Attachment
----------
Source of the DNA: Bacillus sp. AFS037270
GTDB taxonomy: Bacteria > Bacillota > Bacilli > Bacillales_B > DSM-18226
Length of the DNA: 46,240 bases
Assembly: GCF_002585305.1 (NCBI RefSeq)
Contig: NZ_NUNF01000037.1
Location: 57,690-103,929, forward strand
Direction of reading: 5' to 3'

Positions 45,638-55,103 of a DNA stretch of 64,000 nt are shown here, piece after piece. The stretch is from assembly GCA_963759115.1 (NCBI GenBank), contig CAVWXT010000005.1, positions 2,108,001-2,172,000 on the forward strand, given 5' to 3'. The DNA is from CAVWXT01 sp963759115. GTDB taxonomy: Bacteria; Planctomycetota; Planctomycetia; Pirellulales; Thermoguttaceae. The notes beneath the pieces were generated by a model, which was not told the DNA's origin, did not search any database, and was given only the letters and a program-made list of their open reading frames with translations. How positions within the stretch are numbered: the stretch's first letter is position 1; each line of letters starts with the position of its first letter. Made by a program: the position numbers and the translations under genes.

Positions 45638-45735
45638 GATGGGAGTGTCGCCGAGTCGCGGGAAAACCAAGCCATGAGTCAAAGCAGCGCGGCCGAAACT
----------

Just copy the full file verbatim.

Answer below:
Source of the DNA: Bacillus sp. AFS037270
GTDB taxonomy: Bacteria > Bacillota > Bacilli > Bacillales_B > DSM-18226
Length of the DNA: 46,240 bases
Assembly: GCF_002585305.1 (NCBI RefSeq)
Contig: NZ_NUNF01000037.1
Location: 57,690-103,929, forward strand
Direction of reading: 5' to 3'

Positions 45,638-55,103 of a DNA stretch of 64,000 nt are shown here, piece after piece. The stretch is from assembly GCA_963759115.1 (NCBI GenBank), contig CAVWXT010000005.1, positions 2,108,001-2,172,000 on the forward strand, given 5' to 3'. The DNA is from CAVWXT01 sp963759115. GTDB taxonomy: Bacteria; Planctomycetota; Planctomycetia; Pirellulales; Thermoguttaceae. The notes beneath the pieces were generated by a model, which was not told the DNA's origin, did not search any database, and was given only the letters and a program-made list of their open reading frames with translations. How positions within the stretch are numbered: the stretch's first letter is position 1; each line of letters starts with the position of its first letter. Made by a program: the position numbers and the translations under genes.

Positions 45638-45735
45638 GATGGGAGTGTCGCCGAGTCGCGGGAAAACCAAGCCATGAGTCAAAGCAGCGCGGCCGAAACT